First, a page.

Here's a few acts to take stay secure online and have a more enjoyable experience
We live in an inter-connected world with constant access to the internet. Many of us spend a large amount of each day scrolling through social media, watching videos or reading emails, but still there are plenty of people who are unaware of the dangers of being online.
The internet is an amazing invention with an almost endless amount of uses. It has improved our lives in so many ways, but it still can be harmful. To help prevent against its dangers, follow this simple guide to protect yourself online!
Think about your password
Every account you sign up for will require a password of some sort. More recently, websites are asking for new users to create complex combinations of letters, numbers and symbols to avoid someone sneakily getting into your Facebook account, for example.
It is important to never give your password away to anyone, because doing so could provide someone with access to hundreds of your photos, your address, private information, or anything you wouldn’t want to reveal! Keep passwords to yourself, and try to have different ones for each account you use.
Be careful before you post
Remember your posts on Facebook and Twitter have the potential to reach a much larger audience than you might initially imagine. Saying something that you might consider normal may seem offensive to someone of a different background or culture.
The best thing to advise is try to act positive or neutral on social media. Remember – there is always someone on the other end to receive your message!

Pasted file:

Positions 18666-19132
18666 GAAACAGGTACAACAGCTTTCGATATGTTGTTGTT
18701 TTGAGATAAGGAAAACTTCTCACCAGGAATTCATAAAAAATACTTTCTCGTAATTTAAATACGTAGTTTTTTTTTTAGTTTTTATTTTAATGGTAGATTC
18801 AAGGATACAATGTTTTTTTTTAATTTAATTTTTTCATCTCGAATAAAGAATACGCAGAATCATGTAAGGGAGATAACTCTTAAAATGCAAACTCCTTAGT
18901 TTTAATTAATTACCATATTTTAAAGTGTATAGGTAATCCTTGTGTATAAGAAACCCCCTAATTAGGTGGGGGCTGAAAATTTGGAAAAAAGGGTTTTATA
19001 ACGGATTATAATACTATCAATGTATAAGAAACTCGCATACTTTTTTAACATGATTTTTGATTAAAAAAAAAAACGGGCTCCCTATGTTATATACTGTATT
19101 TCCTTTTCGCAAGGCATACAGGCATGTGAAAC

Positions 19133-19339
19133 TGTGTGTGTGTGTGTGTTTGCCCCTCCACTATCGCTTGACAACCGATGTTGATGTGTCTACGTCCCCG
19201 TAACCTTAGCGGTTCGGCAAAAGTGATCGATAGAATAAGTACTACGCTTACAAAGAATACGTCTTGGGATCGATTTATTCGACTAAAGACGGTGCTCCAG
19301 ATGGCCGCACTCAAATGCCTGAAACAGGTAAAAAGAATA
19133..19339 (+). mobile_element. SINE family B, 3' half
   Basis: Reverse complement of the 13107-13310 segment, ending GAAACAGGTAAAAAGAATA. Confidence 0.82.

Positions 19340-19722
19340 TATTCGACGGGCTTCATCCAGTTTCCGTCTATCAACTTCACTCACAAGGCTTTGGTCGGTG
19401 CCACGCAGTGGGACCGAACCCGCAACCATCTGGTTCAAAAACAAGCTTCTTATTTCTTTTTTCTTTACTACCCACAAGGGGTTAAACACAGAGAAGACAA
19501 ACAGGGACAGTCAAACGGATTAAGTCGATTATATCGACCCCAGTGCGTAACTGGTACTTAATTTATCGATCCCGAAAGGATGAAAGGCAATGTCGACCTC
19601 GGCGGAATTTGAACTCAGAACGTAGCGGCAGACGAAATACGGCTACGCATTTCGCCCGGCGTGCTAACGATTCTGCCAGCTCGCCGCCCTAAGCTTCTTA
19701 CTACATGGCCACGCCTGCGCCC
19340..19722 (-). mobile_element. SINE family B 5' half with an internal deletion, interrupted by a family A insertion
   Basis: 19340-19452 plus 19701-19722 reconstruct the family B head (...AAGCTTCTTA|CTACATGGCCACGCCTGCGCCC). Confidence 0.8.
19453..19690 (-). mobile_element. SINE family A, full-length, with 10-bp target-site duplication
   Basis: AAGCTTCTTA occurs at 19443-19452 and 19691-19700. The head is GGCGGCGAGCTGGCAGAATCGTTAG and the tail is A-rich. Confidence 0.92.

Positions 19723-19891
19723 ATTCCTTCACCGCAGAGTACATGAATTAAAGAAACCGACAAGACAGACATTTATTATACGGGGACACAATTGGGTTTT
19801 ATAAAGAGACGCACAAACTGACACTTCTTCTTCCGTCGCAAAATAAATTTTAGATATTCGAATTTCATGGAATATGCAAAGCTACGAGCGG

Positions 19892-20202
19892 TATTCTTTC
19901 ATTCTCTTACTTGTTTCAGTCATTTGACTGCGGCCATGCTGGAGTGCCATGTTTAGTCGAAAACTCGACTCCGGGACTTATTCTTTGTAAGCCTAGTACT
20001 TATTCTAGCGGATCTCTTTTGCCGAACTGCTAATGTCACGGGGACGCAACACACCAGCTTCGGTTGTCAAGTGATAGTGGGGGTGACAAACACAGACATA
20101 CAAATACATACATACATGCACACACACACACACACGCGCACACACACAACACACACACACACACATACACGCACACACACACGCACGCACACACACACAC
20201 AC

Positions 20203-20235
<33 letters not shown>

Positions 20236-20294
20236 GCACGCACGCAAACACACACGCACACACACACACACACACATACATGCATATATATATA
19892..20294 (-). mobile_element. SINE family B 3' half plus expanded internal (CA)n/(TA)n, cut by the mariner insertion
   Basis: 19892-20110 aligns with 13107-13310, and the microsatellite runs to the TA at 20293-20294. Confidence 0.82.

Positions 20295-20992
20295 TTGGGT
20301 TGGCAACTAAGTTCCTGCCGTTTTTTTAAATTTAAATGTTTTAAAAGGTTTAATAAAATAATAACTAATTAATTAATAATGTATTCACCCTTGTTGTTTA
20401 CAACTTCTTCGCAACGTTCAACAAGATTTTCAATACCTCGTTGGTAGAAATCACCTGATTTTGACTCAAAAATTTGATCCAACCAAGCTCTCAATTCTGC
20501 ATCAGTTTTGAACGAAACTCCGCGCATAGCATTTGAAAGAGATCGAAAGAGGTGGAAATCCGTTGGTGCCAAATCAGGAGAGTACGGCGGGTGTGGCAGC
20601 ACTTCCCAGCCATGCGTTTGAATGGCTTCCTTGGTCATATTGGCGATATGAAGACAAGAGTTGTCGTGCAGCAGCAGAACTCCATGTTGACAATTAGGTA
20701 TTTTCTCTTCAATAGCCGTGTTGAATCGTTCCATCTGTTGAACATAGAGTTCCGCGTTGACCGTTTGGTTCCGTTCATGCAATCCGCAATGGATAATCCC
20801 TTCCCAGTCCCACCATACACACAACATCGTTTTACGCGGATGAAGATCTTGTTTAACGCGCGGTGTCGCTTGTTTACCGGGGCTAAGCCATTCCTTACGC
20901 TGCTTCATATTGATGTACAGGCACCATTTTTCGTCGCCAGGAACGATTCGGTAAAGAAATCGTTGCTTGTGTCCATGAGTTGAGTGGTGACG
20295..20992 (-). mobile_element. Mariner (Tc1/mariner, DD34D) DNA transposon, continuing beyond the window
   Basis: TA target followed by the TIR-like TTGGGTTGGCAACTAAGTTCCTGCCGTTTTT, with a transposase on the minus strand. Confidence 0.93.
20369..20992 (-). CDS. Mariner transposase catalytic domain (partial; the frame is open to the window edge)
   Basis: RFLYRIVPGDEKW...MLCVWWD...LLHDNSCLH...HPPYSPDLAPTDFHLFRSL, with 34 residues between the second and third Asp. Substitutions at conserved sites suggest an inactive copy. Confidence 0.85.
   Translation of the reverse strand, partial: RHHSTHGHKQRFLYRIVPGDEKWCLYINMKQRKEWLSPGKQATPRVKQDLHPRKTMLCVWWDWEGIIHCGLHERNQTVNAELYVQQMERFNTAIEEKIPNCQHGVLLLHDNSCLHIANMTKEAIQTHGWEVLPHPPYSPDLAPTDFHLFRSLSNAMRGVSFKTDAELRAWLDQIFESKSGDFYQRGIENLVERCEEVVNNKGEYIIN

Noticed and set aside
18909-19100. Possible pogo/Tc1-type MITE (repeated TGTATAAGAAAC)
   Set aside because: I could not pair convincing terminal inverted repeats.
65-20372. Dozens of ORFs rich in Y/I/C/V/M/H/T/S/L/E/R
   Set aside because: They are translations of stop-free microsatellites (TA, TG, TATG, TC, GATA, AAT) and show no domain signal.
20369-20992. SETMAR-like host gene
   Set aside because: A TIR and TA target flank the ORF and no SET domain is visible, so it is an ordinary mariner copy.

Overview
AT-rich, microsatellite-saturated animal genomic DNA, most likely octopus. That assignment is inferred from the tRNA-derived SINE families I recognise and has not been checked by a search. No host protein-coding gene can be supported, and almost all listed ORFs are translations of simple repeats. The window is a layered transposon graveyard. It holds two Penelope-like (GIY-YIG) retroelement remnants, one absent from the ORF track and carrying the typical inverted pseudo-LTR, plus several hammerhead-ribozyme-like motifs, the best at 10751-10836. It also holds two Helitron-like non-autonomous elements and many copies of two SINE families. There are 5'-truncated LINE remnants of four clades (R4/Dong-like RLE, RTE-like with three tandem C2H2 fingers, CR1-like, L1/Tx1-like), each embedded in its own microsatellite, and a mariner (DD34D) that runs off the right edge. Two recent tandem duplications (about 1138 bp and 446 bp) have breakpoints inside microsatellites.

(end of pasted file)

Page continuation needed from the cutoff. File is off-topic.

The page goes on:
Don’t willingly give away personal information
A simple tweet to a friend containing your phone number could potentially be found by anyone else on the social network. As a general rule, it is advised to never publish private information, such as your address, on any forms of social media. You don’t want this to fall in the wrong hands!
Act on cyberbullying
People who are suffering from bullying online may start to behave differently than normal, such as becoming more withdrawn and depressed. If you know someone who may be a victim of cyberbullying try to encourage them to talk, and report any suspicions to the college or another authority.
Have a break
It can be quite easy to let social media consume a large part of your life. Social media addiction is often linked to poor mental health, so it is important to understand the benefits of taking a break. Simply logging out or deleting apps for a short while can go a long way to improving our mental wellbeing.